Thybolt Mission

On 26 November, 2022, at 11:56 am, onboard ISRO PSLV-C54, Dhruva Space launched and successfully deployed the Thybolt Mission to validate its P-DoT Satellite Platform and to enable many more amateur radio enthusiasts to be able to operate, test and learn in the journey of the company's first satellite mission. Dhruva Space anticipates this will encourage individuals, institutions and corporations to embrace the knowledge that amateur radio can contribute to their overall development.

The Thybolt Mission uses Dhruva Space's P-DoT Satellite Platform for conducting a sequence of technology demonstrations, as well as to enable advancements in research, constellation development and application agnostics use by customers.

To drive the success of this mission, Dhruva Space leverages technologies developed indigenously by the company across the Space, Launch and Ground Segments.

The Thybolt Mission has been declared successful, and as of June 2024, both Thybolt-1 and Thybolt-2 have concluded their endeavours after a combined 15,000 orbits and have deorbited successfully and securely.

Dhruva Space
Dhruva Space

About Thybolt-1 & Thybolt-2

The Thybolt-1 and Thybolt-2 cubesats are made on the Dhruva Space-developed P-DoT system. This is a 0.5U Spacecraft bus that includes a communication payload to enable rapid technology demonstration and constellation development for multiple users. It also demonstrates Store-and-Forward functionality for authorised users in the amateur frequency band.

This compact, scalable platform leverages a powerful processor and Space-grade components that enables high agility as well as reliable and robust operations.  

The payload used on the satellite is a novel Store-and-Forward payload receiving messages from sensor nodes or remote Ground Stations; it also stores the aforementioned messages on-boardflash memory for downlinking them at a network connected ground station.

What is amateur radio? 

Amateur radio is a popular technical hobby and volunteer public service that uses designated radio frequencies for non-commercial exchange of messages, wireless experimentation, self-training, and emergency communications.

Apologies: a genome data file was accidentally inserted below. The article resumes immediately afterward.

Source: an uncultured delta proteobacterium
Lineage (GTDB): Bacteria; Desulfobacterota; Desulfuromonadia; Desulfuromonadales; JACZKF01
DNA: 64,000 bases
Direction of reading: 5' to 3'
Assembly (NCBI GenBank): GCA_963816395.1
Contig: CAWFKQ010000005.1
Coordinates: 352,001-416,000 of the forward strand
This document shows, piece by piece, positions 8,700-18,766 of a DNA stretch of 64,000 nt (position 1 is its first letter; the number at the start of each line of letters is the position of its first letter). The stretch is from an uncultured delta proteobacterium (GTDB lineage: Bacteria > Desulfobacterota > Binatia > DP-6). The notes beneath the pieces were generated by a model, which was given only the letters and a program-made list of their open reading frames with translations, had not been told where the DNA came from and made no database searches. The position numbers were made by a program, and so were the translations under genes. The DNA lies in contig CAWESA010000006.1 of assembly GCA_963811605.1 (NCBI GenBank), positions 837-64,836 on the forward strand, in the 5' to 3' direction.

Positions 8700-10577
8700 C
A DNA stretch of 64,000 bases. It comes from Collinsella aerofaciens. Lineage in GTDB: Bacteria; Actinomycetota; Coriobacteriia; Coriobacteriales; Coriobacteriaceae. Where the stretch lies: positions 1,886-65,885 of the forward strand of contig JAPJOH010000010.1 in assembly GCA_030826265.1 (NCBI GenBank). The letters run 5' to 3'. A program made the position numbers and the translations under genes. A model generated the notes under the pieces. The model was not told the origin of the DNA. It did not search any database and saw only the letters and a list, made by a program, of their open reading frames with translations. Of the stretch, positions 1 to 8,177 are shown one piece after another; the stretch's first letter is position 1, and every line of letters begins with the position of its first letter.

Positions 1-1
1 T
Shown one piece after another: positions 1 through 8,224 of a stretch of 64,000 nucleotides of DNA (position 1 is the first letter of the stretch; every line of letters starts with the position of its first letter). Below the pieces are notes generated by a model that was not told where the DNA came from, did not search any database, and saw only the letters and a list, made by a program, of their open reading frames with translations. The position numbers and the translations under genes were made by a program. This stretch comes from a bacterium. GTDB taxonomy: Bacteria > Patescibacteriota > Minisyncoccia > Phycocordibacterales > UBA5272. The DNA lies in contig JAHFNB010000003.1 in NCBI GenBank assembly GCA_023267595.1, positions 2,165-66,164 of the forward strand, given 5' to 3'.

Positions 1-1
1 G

Amateur Radio – also known as HAM (the combined initials of scientists Hertz, Armstrong, and Marconi) Radio – is the only hobby governed by an international treaty. As a radio amateur, one is able to transmit radio signals on a number of frequency bands allocated specifically to the radio amateurs. One such use-case is communication through amateur space satellites or with the International Space Station (which carries an amateur radio station).

Visit our Thybolt For Hams page for more information.

Salient features
Stowed dimensions
110.0 x 107.0 x 65.5 (mm) cuboid
<750 g
Near circular polar sun-synchronous orbit
Anodised aluminium structure
Solar panel
Body-mounted Solar Panels
Magnetic torquers
Coarse sun sensors
UHF for Telemetry, Telecommand, and Store-and-Forward messages in UHF Band
Deployable UHF dipole
435.360 MHz
436.175 MHz
434.400 MHz
TTC system
UHF Transceiver
Tx, Rx
430-440 MHz
Data rate Tx
4800 bps
Data rate Rx
1200 bps
Output Power
Up to 30 dBm
Low Noise Amplifier gain
Up to 15 dBm

Chief Patrons

Star Fleet Amateur Radio Club (VU2ISL) 
Sanjay Nekkanti (VU3ISS)
Krishna Teja Penamakuru (VU3ECT)
Abhay Egoor (VU3ECX)
Jyothir Adithya Rao (VU3ECS)
Deepak Kishanrao Inde (VU2EKV)

National Institute of Amateur Radio (VU2NRO)
Ram Mohan Suri (VU2MYH)

 SSM College of Engineering (VU2SYE) 
J. Jaganpradeep

Indian Academy of Communication and Disaster Management (VU2MQT)
Rinku Nag Biswas (VU2JFB)

West Bengal Radio Club (VU2WB)
Ambarish Nag Biswas (VU2JFA)

Aniruddha's Academy of Disaster Management
Mahesh R. Atale (VU2XFE)

Indian Institute of Hams (VU2FI) 
Dr. S. Satyapal (VU2FI)